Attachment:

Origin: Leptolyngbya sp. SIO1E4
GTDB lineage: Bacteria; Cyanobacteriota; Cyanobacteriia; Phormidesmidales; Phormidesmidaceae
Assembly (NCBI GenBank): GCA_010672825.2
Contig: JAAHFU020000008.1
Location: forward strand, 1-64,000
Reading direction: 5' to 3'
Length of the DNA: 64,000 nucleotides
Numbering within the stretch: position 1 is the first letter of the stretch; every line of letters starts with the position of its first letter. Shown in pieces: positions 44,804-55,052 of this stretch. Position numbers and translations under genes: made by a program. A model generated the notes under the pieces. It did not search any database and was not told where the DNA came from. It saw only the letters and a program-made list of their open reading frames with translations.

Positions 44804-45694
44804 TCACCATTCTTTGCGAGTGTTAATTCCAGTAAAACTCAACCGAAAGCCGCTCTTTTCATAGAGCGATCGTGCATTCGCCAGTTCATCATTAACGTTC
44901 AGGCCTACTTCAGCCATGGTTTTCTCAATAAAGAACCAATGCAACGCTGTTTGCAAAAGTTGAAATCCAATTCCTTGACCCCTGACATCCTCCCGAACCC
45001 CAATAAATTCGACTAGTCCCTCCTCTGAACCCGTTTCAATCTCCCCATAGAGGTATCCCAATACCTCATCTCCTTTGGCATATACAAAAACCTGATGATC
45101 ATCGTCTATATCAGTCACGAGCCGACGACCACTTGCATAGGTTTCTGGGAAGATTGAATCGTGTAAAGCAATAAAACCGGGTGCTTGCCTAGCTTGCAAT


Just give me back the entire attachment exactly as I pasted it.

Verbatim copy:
Origin: Leptolyngbya sp. SIO1E4
GTDB lineage: Bacteria; Cyanobacteriota; Cyanobacteriia; Phormidesmidales; Phormidesmidaceae
Assembly (NCBI GenBank): GCA_010672825.2
Contig: JAAHFU020000008.1
Location: forward strand, 1-64,000
Reading direction: 5' to 3'
Length of the DNA: 64,000 nucleotides
Numbering within the stretch: position 1 is the first letter of the stretch; every line of letters starts with the position of its first letter. Shown in pieces: positions 44,804-55,052 of this stretch. Position numbers and translations under genes: made by a program. A model generated the notes under the pieces. It did not search any database and was not told where the DNA came from. It saw only the letters and a program-made list of their open reading frames with translations.

Positions 44804-45694
44804 TCACCATTCTTTGCGAGTGTTAATTCCAGTAAAACTCAACCGAAAGCCGCTCTTTTCATAGAGCGATCGTGCATTCGCCAGTTCATCATTAACGTTC
44901 AGGCCTACTTCAGCCATGGTTTTCTCAATAAAGAACCAATGCAACGCTGTTTGCAAAAGTTGAAATCCAATTCCTTGACCCCTGACATCCTCCCGAACCC
45001 CAATAAATTCGACTAGTCCCTCCTCTGAACCCGTTTCAATCTCCCCATAGAGGTATCCCAATACCTCATCTCCTTTGGCATATACAAAAACCTGATGATC
45101 ATCGTCTATATCAGTCACGAGCCGACGACCACTTGCATAGGTTTCTGGGAAGATTGAATCGTGTAAAGCAATAAAACCGGGTGCTTGCCTAGCTTGCAAT